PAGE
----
Industry Headlines / Vision & Sensors

Coherix CEO Receives Shien-Ming Award

September 22, 2008
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ANN ARBOR, MI - Dwight Carlson, chairman and chief executive officer of Ann Arbor-based Coherix, has received the Shien-Ming Wu Award for his lifelong dedication to manufacturing excellence. Coherix provides metrology systems that use digital holography to measure machined parts.

Established in 1999 in honor of the late University of Michigan Professor Shien-Ming Wu, the global award recognizes automotive executives who have “made a profound impact on the manufacturing industry and serve as a role model for future leaders in terms of vision, strategic thinking, courage and the ability to build a winning organization.”

The award was presented to Carlson by David Cole, chairman of the Center for Automotive Research (CAR), and Daisy Wu, chairperson of the Wu Foundation and wife of the late Professor Wu, at CAR’s recent management briefing seminars in Traverse City.

“No one better exemplifies the leadership values and dedication to manufacturing excellence espoused by my late husband than Dwight Carlson,” Mrs. Wu said. “They were colleagues and shared a common vision for the future of manufacturing.”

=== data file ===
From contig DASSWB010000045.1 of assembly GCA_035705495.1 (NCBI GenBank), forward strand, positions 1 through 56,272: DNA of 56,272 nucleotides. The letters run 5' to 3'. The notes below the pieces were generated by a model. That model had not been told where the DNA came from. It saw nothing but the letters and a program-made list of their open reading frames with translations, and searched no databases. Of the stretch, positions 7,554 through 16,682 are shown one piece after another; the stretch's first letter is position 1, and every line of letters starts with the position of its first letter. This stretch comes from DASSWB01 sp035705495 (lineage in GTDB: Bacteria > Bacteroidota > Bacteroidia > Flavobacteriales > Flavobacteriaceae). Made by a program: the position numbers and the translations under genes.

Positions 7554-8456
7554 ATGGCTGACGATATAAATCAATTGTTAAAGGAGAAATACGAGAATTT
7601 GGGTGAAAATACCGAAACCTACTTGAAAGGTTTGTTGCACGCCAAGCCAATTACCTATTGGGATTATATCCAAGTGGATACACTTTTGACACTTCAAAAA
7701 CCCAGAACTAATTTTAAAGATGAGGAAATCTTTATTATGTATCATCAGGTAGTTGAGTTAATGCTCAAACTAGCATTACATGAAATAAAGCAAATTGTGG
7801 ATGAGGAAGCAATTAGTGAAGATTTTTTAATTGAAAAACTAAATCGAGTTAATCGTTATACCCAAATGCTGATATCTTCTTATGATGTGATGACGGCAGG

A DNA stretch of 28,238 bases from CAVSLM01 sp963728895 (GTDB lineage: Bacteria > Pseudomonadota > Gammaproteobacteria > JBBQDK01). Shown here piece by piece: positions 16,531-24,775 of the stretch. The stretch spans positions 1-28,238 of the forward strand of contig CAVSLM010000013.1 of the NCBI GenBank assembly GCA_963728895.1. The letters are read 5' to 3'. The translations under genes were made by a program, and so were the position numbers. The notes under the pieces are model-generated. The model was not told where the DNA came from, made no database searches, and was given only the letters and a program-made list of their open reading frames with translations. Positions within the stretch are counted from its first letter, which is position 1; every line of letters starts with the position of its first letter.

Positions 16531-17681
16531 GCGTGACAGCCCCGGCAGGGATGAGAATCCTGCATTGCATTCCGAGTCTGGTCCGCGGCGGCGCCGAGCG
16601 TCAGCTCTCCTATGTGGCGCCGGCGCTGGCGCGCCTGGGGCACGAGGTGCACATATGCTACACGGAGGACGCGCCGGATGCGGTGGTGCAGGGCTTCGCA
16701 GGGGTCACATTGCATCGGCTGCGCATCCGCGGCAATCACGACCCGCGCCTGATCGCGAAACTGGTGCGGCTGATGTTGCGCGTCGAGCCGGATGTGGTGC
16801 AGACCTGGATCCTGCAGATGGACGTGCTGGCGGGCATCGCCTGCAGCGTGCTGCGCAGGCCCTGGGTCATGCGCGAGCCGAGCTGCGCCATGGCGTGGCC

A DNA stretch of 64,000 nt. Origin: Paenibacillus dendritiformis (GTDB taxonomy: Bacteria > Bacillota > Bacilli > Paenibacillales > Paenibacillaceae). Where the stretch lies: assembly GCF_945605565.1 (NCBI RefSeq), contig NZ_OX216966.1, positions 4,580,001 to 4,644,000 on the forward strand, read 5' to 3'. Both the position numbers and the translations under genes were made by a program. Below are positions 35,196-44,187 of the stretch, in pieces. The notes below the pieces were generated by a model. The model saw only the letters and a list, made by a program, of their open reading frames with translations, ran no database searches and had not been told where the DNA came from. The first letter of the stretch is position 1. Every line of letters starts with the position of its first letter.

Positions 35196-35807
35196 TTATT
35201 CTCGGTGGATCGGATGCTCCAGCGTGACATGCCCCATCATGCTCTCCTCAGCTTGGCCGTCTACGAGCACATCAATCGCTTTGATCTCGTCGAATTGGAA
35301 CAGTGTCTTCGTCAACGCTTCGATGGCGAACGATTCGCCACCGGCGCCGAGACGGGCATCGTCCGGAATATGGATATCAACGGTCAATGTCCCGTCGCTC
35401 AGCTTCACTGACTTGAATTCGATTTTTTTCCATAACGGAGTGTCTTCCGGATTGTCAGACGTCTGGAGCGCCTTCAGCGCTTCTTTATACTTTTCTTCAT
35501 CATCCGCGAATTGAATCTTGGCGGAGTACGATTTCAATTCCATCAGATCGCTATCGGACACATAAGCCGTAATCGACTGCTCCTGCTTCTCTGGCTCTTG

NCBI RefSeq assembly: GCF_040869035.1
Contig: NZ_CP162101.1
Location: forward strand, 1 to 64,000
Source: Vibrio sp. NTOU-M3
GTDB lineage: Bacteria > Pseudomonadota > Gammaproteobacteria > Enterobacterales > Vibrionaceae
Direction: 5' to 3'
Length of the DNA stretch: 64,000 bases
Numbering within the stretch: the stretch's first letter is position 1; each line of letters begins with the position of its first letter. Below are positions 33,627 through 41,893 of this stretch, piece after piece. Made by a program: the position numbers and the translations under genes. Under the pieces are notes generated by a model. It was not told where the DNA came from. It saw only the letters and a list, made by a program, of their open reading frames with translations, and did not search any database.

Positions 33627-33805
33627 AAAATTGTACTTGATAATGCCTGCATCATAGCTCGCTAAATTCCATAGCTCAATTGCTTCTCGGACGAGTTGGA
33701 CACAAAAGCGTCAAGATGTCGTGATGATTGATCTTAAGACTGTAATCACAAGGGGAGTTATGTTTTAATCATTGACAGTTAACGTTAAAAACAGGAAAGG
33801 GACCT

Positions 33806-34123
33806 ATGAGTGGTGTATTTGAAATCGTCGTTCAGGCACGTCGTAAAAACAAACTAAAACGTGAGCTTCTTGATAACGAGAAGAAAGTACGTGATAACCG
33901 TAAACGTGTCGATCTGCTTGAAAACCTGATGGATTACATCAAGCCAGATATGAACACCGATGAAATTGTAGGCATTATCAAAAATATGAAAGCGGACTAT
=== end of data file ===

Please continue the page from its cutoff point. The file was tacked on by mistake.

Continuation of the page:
Wu award winners are selected for demonstrating the leadership qualities of the late University of Michigan Professor Shien-Ming “Sam” Wu, who worked diligently throughout his life to raise the level of manufacturing science.

“This award has special meaning on a number of levels,” Carlson noted. “Sam Wu was a close friend-someone whom I admired both personally and professionally. To receive an international award named in memory of a man of Sam’s stature is an honor without equal.

“Sam Wu’s work in the field of engineering has had a tremendous impact on generations of manufacturing engineers and at companies throughout the automotive industry. At Coherix, we’ve dedicated our main conference room to his name as a reminder to our employees and customers of his many contributions to our careers and our industry.”

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Charles J. Hellier has been active in the technology of nondestructive testing and related quality and inspection fields since 1957. Here he talks with Quality's managing editor, Michelle Bangert, about the importance of training.
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